First Global Plastics Treaty Intergovernmental Meeting Concludes With a Mix of High and Low Points
Punta del Este, Uruguay – The first intergovernmental committee meeting (INC-1) for an internationally legally binding instrument on plastic pollution convened by the United Nations Environment Programme (UNEP) concluded with a mix of high and low moments, setting the stage for a two-year-long process that could result in one of the most significant multilateral environmental agreements in history.
Positive outcomes included demands calling for reductions in plastic production and use, eliminating toxic substances associated with the plastic life cycle, protecting human health, and need for a just transition, backed by many member States and even two of the worst plastic polluters, Nestle and Unilever. The participation from member States from Latin American, the Caribbean, African, and Pacific nations–especially small island developing states–was particularly notable, bringing a strong voice for urgency and high ambition in these treaty negotiations.
Additionally, a diverse coalition of civil society members and rights-holders provided vital expertise and typically underrepresented perspectives across the full plastics lifecycle. In particular, the leadership of waste pickers resulted in the launch of the Just Transition Initiative (building upon its earlier iteration as the Group of Friends of Wastepickers), which will ensure their representation at future INCsand bring visibility to more than 20 million people who work as waste pickers worldwide.
Unfortunately, one of the most contentious topics, the adoption of the Rules of Procedure, a document that will determine how States and organizations can engage in future negotiations, has yet to be finalized and was moved to INC-2 in May, 2023. The outstanding issues include whether EU Member States will each have a vote or whether they will be treated as a single bloc during voting, and whether decisions should only be arrived at via consensus. To many observers, the latter seems to be a ploy to weaken strong measures that could be adopted to reduce plastic production.
Additionally, precious negotiation time was spent discussing the Multi-Stakeholder Forum, a roundtable discussion organized a day before the start of the negotiations to deliver a report to the INC, despite the fact that it is not included in the mandate to develop the treaty and the entire enterprise appears to be an effort to divert and prevent the voices of civil society and rightsholders from direct and more meaningful forms of participation in the treaty development process. As a result, BFFP members demanded that the INC design a negotiation process that facilitates meaningful access for rightsholders and recognizes the critical role of civil society groups such as Indigenous Peoples, scientists, workers from formal and informal sectors, trade unions, and climate-vulnerable and frontline communities in bringing valuable experiences to all aspects of the process and the future instrument.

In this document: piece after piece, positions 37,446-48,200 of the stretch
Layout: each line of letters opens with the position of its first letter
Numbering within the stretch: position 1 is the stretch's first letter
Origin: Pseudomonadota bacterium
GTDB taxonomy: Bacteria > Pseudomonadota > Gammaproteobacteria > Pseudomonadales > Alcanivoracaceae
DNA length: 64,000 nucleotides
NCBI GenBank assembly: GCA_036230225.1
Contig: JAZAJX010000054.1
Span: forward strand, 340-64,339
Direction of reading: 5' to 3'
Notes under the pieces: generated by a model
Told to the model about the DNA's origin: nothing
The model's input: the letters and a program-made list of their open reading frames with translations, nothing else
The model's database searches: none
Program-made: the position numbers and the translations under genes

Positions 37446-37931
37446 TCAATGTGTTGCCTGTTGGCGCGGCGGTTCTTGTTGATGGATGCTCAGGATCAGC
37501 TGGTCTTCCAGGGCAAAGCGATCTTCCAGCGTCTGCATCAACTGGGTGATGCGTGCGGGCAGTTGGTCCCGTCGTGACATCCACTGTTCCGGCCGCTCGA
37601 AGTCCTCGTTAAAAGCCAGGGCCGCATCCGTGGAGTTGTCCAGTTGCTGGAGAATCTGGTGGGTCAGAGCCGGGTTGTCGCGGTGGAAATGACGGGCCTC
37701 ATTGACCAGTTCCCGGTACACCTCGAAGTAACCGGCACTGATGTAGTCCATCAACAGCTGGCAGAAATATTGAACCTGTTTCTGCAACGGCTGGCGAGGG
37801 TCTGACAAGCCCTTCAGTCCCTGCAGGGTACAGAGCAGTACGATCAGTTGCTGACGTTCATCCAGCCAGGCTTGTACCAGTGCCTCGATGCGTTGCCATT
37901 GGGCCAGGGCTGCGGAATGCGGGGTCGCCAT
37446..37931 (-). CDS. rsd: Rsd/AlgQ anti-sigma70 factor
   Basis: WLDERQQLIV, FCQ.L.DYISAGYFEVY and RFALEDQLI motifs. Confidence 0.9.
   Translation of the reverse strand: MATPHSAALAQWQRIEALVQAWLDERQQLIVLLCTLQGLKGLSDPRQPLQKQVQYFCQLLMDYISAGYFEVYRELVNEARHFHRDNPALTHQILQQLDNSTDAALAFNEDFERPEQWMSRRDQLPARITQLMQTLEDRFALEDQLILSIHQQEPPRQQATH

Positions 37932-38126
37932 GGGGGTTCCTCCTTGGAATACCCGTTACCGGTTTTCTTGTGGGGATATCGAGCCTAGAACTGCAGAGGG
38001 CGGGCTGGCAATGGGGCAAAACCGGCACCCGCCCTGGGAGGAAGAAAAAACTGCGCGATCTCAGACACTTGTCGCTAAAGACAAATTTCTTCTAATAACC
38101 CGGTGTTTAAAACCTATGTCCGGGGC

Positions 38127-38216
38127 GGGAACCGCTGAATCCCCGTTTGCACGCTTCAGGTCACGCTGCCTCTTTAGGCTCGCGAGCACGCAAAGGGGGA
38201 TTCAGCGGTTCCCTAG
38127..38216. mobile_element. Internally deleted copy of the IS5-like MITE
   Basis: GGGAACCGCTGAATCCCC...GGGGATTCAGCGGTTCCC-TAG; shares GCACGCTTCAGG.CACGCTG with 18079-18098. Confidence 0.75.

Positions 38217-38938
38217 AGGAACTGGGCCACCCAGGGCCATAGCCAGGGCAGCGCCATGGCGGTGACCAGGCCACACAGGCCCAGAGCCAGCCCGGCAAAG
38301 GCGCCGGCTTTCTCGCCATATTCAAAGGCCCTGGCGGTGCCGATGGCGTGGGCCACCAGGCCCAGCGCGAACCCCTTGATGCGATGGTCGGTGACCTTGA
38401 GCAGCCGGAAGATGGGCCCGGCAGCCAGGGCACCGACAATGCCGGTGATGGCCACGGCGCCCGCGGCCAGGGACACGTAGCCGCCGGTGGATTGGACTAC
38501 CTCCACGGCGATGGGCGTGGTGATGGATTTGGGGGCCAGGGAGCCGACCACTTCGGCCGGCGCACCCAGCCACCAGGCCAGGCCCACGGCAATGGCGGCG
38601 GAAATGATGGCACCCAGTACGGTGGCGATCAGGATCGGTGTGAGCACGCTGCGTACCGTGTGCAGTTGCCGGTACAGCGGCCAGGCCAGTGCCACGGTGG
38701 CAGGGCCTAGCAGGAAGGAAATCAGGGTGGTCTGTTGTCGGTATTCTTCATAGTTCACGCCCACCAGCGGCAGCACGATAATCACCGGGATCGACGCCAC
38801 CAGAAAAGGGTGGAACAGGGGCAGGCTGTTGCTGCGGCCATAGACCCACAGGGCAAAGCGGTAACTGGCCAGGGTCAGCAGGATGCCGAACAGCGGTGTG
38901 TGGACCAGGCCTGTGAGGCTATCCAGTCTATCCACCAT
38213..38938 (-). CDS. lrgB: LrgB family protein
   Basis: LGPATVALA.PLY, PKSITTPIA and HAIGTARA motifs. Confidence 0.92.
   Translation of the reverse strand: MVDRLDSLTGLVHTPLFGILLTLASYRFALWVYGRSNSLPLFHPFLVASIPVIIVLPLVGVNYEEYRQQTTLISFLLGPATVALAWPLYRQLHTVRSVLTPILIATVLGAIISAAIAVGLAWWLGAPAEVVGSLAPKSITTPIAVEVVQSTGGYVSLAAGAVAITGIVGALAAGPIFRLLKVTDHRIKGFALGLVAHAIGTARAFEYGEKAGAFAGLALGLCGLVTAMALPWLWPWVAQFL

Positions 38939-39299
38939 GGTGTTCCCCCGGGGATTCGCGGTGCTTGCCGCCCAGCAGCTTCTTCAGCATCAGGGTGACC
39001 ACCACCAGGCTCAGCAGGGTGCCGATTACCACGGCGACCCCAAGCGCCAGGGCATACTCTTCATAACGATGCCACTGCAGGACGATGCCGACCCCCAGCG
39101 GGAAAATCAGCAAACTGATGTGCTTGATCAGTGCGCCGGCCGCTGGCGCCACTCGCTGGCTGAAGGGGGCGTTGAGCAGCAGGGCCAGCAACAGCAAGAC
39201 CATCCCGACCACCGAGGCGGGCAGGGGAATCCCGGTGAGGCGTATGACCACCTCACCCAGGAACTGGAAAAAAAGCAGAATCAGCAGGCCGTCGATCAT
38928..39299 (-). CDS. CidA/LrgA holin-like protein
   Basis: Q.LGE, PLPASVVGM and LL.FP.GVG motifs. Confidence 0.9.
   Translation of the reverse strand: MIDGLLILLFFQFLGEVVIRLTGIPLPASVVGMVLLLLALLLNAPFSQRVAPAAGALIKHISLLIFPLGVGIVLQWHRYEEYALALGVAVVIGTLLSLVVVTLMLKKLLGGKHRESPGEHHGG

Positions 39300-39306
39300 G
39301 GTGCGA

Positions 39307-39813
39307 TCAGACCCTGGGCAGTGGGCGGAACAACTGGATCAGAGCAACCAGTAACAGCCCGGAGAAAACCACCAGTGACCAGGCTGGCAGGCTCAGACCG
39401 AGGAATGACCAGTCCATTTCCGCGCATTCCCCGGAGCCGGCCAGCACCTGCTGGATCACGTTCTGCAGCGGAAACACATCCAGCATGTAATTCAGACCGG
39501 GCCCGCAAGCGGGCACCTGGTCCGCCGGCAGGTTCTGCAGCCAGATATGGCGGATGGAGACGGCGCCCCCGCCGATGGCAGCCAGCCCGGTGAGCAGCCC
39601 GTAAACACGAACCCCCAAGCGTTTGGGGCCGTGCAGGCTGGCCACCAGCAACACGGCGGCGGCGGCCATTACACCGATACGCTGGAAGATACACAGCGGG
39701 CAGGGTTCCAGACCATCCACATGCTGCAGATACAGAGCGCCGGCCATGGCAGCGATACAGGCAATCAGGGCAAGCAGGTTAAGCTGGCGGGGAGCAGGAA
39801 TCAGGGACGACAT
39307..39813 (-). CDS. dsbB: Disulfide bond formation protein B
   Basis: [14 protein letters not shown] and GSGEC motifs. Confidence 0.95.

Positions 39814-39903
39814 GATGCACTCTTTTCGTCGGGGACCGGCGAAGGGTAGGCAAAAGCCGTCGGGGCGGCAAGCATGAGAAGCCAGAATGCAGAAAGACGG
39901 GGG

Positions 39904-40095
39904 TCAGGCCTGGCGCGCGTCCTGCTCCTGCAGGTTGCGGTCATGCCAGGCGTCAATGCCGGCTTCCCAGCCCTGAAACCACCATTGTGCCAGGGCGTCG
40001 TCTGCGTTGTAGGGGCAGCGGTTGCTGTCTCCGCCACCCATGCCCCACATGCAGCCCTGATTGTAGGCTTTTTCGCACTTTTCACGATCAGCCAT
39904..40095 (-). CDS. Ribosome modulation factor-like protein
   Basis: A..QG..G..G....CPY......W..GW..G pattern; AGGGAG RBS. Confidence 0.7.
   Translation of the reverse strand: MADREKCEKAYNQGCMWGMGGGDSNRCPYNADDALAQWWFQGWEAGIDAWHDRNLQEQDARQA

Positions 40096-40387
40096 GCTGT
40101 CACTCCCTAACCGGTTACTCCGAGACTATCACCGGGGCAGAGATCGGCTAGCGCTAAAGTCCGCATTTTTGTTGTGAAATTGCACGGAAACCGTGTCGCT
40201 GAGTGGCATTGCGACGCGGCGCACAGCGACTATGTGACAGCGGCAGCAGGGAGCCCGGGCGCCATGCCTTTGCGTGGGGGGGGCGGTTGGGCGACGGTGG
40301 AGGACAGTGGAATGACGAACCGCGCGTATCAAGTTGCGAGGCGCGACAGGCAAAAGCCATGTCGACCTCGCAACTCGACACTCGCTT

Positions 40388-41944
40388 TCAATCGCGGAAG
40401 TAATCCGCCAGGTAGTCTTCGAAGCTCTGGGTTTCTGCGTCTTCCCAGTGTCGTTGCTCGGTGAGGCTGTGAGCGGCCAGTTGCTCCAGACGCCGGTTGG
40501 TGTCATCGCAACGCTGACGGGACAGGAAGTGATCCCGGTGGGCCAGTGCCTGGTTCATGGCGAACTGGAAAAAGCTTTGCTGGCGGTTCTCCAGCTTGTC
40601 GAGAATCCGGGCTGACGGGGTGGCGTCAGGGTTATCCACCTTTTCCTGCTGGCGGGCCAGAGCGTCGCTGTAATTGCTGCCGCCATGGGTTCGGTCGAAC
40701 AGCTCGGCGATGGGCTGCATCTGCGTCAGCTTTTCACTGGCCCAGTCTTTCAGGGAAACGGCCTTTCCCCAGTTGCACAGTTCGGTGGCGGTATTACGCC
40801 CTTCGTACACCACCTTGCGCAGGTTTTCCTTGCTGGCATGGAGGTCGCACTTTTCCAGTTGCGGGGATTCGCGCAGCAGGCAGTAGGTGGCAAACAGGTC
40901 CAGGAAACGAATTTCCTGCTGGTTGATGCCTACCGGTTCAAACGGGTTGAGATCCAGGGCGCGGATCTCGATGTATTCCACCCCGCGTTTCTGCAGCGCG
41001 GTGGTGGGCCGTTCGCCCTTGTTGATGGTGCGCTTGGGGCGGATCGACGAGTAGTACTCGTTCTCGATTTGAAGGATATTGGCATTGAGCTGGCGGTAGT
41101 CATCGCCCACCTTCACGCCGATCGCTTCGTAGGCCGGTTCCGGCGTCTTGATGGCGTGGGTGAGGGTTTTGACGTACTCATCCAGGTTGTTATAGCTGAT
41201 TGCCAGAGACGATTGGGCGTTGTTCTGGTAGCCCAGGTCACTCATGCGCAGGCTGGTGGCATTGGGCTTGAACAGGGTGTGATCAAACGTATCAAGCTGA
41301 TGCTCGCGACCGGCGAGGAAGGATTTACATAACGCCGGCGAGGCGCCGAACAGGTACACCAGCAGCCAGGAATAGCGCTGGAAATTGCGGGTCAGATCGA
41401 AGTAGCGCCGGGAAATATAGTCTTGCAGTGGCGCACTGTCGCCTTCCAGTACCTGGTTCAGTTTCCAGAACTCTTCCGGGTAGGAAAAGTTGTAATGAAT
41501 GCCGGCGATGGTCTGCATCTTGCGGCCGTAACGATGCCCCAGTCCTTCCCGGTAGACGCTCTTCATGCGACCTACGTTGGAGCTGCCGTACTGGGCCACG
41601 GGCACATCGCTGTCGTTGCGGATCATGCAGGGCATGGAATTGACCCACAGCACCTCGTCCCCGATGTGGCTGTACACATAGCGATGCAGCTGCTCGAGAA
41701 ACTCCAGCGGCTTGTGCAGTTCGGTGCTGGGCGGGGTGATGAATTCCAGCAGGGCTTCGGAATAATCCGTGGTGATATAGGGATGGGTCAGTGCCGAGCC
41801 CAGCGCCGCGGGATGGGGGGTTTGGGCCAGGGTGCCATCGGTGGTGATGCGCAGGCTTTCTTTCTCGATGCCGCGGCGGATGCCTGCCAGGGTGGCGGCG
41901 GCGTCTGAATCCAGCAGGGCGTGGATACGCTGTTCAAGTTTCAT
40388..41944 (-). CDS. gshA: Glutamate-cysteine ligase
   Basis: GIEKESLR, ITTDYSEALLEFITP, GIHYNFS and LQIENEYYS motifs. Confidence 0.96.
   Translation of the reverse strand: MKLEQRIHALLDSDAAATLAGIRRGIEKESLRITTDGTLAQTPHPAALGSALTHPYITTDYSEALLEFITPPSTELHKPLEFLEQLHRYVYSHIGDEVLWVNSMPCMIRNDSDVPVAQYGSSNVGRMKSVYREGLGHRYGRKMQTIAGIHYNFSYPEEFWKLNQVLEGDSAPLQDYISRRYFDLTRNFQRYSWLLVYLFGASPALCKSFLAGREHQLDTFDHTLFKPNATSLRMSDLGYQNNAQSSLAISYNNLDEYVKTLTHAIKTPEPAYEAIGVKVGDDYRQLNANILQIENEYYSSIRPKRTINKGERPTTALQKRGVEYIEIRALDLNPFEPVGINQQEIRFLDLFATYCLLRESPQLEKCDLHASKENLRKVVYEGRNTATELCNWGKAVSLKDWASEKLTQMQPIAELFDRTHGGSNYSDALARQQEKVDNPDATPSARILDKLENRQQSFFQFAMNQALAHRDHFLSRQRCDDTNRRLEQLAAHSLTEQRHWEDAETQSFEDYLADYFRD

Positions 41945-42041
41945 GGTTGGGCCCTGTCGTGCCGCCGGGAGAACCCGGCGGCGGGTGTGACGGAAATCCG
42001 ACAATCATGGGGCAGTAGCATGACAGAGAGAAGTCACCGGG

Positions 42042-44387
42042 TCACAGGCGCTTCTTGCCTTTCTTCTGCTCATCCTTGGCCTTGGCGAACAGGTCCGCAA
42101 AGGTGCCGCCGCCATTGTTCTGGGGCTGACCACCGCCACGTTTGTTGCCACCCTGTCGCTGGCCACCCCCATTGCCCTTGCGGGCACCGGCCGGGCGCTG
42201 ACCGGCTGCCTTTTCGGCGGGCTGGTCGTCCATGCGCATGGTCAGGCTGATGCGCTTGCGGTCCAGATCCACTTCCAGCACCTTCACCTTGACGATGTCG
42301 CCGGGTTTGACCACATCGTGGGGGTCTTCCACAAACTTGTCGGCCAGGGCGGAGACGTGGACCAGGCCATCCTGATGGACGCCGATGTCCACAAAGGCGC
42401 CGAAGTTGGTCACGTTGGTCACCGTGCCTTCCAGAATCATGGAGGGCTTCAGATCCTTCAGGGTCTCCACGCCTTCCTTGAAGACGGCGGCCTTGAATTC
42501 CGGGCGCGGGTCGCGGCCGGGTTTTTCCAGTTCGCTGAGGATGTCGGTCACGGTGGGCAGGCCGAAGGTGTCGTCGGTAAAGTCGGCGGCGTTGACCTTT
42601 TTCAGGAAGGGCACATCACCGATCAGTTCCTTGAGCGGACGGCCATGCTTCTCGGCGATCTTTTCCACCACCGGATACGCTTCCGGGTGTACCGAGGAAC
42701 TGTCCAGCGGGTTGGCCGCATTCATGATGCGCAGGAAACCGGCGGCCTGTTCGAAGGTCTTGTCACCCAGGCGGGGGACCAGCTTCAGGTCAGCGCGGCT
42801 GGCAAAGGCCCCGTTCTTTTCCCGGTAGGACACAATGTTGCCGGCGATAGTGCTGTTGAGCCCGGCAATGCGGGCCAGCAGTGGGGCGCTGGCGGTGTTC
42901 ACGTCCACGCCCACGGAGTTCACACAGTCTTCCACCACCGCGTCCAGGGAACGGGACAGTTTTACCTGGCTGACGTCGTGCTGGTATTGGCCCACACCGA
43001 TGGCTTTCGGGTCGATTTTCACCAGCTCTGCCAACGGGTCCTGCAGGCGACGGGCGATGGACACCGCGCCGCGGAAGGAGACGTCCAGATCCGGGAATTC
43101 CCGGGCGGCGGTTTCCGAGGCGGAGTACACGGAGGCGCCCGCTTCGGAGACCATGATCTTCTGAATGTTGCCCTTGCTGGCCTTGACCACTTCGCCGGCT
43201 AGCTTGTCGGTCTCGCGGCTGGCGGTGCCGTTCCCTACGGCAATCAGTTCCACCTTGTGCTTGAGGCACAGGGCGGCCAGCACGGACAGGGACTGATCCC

During the first few days of negotiation, advocates expressed concerns about the presence of leading corporate polluters in the negotiation process and the lack of transparency from UNEP on how many of them are hiding behind NGO badges. Stakeholders who participated in the World Health Organization Framework Convention on Tobacco Control advocated strongly for the exclusion of the plastics industry in negotiations, building from their success in excluding perpetrators from tobacco negotiations, which resulted in a stronger and more effective framework.
In terms of future INC venues, country delegates agreed to host the next INC-2 exclusively in-person in Paris, the week of May 22nd, 2023 as long as visas can be issued to all negotiators of Member State delegations at least two weeks in advance of the meetings. Otherwise, the meeting will be moved to Nairobi.
After the conclusion of INC-1, the #BreakFreeFromPlastic movement launched a global petition which includes essential elements for the treaty to effectively reverse the plastic pollution crisis.
“After a week of negotiations at INC-1, we saw a good spirit of negotiations yet a varying degree of ambition. It has been clear that certain countries who have a strong fossil fuel sector have a vested interest to maintain the status quo. We are starting to see the fault lines serving as barriers to meaningful change. It will need to collaborative effort of every stakeholder involved in this process to seize this opportunity, keep up the pressure on decision-makers to and craft an ambitious and effective treaty that will be fit for purpose”. Fabienne McLellan, Plastic Programme Lead, OC.